It is worthy of note that the day before Mrs May gave her Florence speech6 the chief EU negotiator, Mr Barnier, also gave a speech in Rome expressing his view on the current situation as regards Brexit in anticipation of Mrs May's speech.7 Interestingly, while Mr Barnier stressed that a transition was conditional on an Article 50 agreement being reached, he did not repeat his previous line that it was conditional on, and that its content would be determined by, an agreement on the framework for a future relationship.
We therefore think that it is useful to briefly discuss issues arising from the relationship between the future relationship and the possible nature and content of transitional arrangements.
THE FUTURE RELATIONSHIP
One thing that is clear from all the documents coming out of Brussels is that the future relationship between the UK and the EU will not be defined in the Article 50 agreement. As stated in the negotiating directives, Article 50 provides an "exceptional competence... of a one-off nature and strictly for the purposes of arranging the withdrawal from the Union."
The future relationship between the UK will have to be defined in an agreement, or more likely several agreements, with different legal bases. These will take time to negotiate and conclude. While it is conceivable that these agreements could be concluded at the same time as Brexit, this is becoming increasingly unlikely as the clock ticks. Indeed, the demand that the past be resolved before any discussion of the future is possible may be recognition of this fact and seeks to avoid having the terms of withdrawal tied to the detailed agreement on the future relationship.
The most comprehensive form of agreement between the EU and a third country is an association agreement pursuant to Article 217 TFEU, the legal basis that was used for the conclusion of the EEA Agreement and more recently the Agreement with the Ukraine. An alternative would be a Free Trade Agreement under Article 207 TFEU, together with other agreements on a series of other matters such as transport (Article 91 TFEU), environmental matters (Article 191 TFEU), energy (Article 194 TFEU), external security (Article 37 TEU), data protection (Article 16 TFEU) to mention only some of the agreements that may be needed.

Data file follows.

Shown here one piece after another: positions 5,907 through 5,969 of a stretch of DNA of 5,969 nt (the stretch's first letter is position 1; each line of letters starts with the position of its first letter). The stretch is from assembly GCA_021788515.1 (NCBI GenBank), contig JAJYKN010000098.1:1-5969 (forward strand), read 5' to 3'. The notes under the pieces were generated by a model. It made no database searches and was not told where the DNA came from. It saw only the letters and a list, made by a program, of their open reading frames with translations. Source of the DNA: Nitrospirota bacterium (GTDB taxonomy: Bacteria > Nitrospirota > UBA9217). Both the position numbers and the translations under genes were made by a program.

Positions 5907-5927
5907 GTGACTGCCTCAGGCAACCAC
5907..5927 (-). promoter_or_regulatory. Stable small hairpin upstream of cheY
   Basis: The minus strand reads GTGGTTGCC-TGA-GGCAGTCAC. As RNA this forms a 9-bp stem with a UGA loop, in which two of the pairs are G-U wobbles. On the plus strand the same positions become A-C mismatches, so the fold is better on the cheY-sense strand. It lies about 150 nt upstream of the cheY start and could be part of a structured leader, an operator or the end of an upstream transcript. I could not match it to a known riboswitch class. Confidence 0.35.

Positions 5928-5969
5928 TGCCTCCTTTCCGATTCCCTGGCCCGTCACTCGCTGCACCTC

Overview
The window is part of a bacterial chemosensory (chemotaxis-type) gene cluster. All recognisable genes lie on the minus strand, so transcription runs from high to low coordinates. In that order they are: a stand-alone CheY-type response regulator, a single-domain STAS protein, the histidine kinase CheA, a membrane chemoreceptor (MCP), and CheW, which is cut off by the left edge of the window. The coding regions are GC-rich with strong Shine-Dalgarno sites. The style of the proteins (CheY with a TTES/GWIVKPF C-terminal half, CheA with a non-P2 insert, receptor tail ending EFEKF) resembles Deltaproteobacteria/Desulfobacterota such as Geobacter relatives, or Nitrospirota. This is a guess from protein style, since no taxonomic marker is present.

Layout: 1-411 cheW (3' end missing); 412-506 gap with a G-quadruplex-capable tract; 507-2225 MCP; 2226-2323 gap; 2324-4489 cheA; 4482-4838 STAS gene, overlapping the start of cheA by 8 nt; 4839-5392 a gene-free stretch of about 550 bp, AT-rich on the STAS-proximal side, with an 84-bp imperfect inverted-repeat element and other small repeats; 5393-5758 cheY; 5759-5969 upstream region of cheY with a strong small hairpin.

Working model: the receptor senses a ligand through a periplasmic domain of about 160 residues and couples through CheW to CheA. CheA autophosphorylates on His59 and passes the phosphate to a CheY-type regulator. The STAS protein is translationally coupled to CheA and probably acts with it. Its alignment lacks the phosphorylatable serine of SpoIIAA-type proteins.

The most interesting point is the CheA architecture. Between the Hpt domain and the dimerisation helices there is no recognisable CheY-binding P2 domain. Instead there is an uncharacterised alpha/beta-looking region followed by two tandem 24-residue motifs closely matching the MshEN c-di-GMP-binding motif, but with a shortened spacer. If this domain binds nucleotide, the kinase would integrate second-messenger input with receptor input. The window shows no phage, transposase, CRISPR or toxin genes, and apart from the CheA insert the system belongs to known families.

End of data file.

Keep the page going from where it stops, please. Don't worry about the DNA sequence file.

Whatever the form of the future relationship it will have one unique and important feature. As Mr Barnier noted in his speech, it "will be less about building convergence, and more about controlling future divergence."
Article 50 envisages that the framework for the future relationship (i.e. its nature and scope) is to be taken into account for the purpose of agreeing transitional arrangements. This suggests that it should be agreed in some form prior to Brexit and different views have been expressed as to the extent that the framework determines what kind of transitional arrangements are possible. It seems to be accepted that the framework for future relations would not need to be a legally-binding instrument but could take the form of a letter of intent or agreed conclusions of the European Council.
THE TRANSITIONAL ARRANGEMENTS
The best guidance that exists at present as to what the EU considers possible or acceptable as transitional arrangements is contained in paragraph 19 of the existing negotiating directives which states:
344_opinion_to_support_supervisory_convergence_in_the_area_of_investment_management_in_the_context_of_the_united_kingdom_withd rawing_from_the_european_union.pdf. 6 Available at: https://www.gov.uk/government/speeches/pms-florence-speech-a-new-era-of-cooperation-and-partnership-between-the-uk-andthe-eu 7 Available at http://europa.eu/rapid/press-release_SPEECH-17-3404_en.htm.
THE VIEW FROM BRUSSELS